Early morning sun burns off the mist hanging over the Red Deer River Valley.
Nez Perce Creek along "The Miner's Path" in Coleman, AB Canada. Miners would walk this trail from Coleman to McGillivray Mine - sometimes up to 200 each shift between 1909 and 1957.
Nez Perce Creek along "The Miner's Path" in Coleman, AB Canada. This is a beautiful and easy walk starting at Flumerfelt Park in town, following a canyon ending in a waterfall. On your way back, cross the creek and take the steep stairs up and follow the same route miners took to the McGillivray Mine. The entrances have been collapsed but there are several artifacts around, and at one of the filled-in mine entrances there is still small holes where you can feel (and smell) cool air escaping. Special thanks to the very knowledgeable young woman we met there who just happened to work at the local museum and knew all about the mine!
BX Creek - Vernon, BC Canada
Mount Kidd. Kananaskis Country, Alberta, Canada
In all her glory
Peyto Lake, Banff National Park
Places like this leave me euphoric. I was on a natural high all day, and capturing images brings back a little of that magic.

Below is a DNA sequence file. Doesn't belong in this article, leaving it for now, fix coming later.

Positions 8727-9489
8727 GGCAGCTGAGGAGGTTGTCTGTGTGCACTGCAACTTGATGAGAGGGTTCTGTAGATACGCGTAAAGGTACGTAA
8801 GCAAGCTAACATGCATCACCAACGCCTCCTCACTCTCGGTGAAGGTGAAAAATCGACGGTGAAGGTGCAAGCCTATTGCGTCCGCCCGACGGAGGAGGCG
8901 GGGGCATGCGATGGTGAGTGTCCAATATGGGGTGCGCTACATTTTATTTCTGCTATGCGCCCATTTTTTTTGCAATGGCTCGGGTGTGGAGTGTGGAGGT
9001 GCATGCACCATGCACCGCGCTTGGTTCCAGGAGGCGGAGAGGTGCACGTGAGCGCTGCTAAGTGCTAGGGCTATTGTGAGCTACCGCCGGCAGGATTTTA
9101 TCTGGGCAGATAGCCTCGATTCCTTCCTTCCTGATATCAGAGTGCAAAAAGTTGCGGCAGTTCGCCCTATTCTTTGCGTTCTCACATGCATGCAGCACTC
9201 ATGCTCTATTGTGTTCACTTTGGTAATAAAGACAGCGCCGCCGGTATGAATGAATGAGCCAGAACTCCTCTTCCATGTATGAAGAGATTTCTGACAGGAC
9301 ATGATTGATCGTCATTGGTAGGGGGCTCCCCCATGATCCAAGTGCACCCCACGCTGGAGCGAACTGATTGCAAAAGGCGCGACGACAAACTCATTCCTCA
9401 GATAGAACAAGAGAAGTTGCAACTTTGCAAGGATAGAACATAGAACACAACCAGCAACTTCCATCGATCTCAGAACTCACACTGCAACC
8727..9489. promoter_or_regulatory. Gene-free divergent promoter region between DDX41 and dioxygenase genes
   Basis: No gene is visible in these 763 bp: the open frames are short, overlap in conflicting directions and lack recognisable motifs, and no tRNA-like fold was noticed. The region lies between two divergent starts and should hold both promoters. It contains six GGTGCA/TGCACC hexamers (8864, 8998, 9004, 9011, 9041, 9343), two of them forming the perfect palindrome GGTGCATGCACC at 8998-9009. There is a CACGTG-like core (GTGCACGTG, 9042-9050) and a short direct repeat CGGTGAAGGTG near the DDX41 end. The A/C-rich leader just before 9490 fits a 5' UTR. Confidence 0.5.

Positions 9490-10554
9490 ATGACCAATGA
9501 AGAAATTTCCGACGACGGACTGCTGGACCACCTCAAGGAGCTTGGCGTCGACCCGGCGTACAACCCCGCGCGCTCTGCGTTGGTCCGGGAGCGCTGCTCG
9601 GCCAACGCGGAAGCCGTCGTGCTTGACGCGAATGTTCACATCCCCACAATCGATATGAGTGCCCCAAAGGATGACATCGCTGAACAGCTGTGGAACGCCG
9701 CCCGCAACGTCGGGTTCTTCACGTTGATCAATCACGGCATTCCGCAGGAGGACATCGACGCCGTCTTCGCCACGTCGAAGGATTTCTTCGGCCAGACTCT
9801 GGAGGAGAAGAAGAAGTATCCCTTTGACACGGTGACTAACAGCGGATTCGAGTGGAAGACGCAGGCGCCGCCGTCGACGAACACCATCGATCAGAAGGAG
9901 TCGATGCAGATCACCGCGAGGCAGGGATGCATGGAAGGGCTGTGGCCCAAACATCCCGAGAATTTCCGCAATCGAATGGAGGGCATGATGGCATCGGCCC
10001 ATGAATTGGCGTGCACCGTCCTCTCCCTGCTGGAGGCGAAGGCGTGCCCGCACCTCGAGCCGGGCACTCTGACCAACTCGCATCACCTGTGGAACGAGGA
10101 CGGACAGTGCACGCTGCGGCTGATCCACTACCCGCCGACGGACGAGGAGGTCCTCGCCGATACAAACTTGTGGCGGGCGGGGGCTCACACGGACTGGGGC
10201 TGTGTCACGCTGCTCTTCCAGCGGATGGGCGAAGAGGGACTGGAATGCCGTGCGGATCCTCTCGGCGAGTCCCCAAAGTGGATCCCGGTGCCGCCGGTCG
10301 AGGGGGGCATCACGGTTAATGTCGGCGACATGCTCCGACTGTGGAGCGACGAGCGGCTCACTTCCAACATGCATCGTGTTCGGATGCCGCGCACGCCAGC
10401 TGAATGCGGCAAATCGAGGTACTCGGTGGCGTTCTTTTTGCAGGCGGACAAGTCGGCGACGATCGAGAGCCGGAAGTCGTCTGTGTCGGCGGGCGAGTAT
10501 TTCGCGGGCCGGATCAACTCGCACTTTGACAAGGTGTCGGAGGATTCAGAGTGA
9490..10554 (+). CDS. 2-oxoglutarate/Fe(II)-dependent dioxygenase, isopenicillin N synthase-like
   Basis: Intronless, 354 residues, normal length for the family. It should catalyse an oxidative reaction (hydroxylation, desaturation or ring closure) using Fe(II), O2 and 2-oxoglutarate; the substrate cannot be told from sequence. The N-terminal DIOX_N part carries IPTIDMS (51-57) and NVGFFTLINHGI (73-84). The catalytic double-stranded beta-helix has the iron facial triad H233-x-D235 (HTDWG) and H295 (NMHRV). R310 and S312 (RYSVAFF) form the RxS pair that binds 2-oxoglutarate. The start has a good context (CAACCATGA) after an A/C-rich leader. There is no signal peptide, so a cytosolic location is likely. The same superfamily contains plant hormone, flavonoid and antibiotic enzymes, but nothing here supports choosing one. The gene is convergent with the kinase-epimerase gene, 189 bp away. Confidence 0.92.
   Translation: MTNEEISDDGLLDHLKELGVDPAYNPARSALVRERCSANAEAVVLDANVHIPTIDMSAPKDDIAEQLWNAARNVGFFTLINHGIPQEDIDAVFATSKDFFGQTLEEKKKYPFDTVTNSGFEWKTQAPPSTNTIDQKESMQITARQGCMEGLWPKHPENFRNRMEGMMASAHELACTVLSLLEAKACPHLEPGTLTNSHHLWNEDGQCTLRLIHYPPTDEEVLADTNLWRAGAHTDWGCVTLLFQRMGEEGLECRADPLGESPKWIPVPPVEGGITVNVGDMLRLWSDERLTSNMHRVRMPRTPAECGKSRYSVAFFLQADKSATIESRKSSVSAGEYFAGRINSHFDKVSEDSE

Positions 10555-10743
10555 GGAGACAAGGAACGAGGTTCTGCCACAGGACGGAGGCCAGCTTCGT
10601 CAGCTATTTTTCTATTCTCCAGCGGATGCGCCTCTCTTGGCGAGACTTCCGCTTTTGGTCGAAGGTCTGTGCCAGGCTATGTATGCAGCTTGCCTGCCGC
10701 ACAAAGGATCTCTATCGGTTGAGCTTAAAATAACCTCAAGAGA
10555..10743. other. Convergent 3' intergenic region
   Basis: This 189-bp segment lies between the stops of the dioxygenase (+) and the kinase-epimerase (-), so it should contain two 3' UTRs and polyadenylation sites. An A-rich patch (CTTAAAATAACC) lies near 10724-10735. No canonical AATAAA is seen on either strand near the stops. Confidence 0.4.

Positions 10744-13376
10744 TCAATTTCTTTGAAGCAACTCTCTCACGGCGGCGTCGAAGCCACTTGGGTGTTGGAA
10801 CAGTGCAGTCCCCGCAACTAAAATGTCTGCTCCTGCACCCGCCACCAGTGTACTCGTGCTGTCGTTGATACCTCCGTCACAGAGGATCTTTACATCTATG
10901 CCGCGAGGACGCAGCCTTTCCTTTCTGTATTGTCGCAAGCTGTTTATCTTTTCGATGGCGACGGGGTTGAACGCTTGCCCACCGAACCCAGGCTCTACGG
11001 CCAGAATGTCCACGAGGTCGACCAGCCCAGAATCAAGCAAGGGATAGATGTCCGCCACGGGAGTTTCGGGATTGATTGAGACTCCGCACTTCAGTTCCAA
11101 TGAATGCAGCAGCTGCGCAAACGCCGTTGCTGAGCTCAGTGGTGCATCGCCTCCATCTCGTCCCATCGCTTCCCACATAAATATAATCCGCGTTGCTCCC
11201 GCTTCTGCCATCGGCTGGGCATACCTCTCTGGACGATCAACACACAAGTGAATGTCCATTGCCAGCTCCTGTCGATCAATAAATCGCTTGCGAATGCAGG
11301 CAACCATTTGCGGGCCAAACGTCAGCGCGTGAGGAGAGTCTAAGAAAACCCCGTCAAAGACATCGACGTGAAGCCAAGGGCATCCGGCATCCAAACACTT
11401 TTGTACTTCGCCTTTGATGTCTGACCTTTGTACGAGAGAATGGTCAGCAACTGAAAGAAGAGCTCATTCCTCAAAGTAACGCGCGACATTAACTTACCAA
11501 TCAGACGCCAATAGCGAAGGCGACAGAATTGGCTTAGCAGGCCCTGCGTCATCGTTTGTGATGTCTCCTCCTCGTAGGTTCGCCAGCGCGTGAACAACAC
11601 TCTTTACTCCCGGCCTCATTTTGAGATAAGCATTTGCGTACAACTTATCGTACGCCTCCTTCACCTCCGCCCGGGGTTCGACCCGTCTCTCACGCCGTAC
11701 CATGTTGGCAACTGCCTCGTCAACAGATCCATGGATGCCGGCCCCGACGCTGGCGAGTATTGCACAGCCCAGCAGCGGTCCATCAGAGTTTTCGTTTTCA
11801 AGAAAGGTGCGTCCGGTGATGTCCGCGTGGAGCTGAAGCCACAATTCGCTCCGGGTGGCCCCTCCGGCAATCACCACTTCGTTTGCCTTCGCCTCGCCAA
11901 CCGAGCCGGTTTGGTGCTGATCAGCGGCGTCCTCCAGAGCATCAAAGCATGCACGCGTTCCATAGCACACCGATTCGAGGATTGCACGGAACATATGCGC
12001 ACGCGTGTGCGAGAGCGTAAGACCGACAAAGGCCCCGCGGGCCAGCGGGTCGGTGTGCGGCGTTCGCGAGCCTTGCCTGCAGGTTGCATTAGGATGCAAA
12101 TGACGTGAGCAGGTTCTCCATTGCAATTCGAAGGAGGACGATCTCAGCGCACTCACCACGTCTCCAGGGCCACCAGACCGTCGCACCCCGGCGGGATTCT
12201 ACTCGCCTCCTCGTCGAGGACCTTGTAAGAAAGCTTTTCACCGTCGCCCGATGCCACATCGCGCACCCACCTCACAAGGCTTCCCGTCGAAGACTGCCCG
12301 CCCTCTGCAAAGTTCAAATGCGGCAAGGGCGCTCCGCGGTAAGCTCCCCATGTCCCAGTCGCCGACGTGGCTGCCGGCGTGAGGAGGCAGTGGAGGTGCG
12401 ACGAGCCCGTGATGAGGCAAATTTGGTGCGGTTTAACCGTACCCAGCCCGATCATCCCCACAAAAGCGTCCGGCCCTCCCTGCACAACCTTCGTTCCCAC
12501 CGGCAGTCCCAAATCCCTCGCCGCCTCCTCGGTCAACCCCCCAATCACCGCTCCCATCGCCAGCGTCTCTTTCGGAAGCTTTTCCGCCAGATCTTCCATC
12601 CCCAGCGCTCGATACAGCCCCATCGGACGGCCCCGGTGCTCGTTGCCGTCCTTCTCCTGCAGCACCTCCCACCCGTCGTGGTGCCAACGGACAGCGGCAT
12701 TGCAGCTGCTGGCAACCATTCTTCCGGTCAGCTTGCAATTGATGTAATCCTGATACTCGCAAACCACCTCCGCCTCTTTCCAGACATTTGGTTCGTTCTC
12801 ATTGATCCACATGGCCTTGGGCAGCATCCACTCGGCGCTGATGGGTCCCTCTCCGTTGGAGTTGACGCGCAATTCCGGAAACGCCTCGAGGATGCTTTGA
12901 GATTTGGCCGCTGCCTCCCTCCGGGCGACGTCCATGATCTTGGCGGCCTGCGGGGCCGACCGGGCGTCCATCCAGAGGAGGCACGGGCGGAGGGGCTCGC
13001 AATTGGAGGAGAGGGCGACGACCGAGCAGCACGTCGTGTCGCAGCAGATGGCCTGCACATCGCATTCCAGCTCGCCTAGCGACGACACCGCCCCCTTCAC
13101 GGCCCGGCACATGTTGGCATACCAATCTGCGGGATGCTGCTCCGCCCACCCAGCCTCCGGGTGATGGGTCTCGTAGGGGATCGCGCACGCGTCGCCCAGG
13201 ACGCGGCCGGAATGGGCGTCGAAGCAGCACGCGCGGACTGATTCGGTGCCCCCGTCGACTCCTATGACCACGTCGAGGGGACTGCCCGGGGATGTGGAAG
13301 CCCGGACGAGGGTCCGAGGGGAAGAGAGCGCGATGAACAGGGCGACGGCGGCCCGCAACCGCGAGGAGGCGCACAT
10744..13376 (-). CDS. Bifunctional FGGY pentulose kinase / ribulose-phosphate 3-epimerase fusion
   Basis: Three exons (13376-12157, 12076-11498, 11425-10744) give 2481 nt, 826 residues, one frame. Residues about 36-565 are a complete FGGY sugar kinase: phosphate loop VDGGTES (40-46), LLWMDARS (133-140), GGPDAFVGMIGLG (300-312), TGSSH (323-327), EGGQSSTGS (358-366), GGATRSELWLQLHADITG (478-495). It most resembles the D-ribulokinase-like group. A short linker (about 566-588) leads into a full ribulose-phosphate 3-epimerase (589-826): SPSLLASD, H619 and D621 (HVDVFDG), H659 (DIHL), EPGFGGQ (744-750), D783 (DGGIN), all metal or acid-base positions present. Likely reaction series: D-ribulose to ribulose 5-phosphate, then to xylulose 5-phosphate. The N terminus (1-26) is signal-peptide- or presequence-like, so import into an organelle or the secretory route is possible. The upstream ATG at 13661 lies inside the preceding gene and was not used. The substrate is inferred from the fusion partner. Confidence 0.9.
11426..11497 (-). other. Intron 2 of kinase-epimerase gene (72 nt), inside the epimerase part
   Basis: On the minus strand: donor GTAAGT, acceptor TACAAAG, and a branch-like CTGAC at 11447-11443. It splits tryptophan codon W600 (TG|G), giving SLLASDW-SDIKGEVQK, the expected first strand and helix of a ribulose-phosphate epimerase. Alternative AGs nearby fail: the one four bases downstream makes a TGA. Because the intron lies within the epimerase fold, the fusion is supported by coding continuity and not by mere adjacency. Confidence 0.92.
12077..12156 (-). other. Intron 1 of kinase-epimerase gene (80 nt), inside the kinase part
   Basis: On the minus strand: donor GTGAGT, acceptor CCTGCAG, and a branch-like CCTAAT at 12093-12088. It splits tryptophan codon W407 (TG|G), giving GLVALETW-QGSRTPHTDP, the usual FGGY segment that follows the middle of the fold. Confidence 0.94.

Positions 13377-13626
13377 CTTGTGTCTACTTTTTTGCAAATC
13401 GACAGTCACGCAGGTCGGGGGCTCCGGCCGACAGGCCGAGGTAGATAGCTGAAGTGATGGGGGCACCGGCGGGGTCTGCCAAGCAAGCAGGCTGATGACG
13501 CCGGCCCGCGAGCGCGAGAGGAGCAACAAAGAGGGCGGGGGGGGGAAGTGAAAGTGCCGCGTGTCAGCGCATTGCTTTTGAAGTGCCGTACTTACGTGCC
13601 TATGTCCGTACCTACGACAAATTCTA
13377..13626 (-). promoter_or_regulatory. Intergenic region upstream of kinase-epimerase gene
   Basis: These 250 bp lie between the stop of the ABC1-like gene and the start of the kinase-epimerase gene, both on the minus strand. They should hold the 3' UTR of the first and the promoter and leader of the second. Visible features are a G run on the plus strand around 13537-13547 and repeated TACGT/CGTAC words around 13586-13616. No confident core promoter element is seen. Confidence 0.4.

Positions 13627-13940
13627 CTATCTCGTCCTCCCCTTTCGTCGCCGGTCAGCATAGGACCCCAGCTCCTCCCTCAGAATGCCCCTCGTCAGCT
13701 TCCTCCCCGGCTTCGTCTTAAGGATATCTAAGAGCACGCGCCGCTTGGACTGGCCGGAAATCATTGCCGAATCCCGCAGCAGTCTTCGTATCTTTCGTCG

The green of summer. .
Sunlight filters through the canopy of giant maple trees on Vancouver Island, BC Canada
In the land of giants
An ancient Douglas Fir towers above the shady forest floor in Cathedral Grove, MacMillan Provincial Park near Port Alberni, B.C.
Red Rock Coulee
This otherworldly landscape was a lot of fun to explore. I did a little research and learned that these unusual red sandstone rocks, called concretions, were formed in an ancient sea bed when materials like calcite and iron oxide formed a sphere around a nucleus such as a bones or shells, and "grew" as water swirled around depositing more. These spheres were then buried in softer material and when the soft bedrock washed away it left these alien-looking boulders. One of the most striking things about these orbs is the sheer size of them - some over 2.5m (8 feet) in diameter.
It was a chilly spring day when we were there so we didn't see any snakes, but in warmer times of the year you have to watch where you step, as rattlesnakes are common here. There is also bull snakes, short-horned lizards, and even scorpions. We saw lots pronghorns and mule deer in the area, and were lucky enough to have a Short-Eared Owl pose for us as we were leaving.
Red Rock Coulee
Vermilion Lakes Sunrise
When you wake up at 4 in the morning and ask yourself "Is it was really worth depriving a little sleep to go driving out to the mountains to try to catch a sunrise?"
The answer of course is yes. It's always yes.
Kootenay National Park, British Columbia, Canada
A raven disappears into the thick Selkirk mountain fog, daring us to follow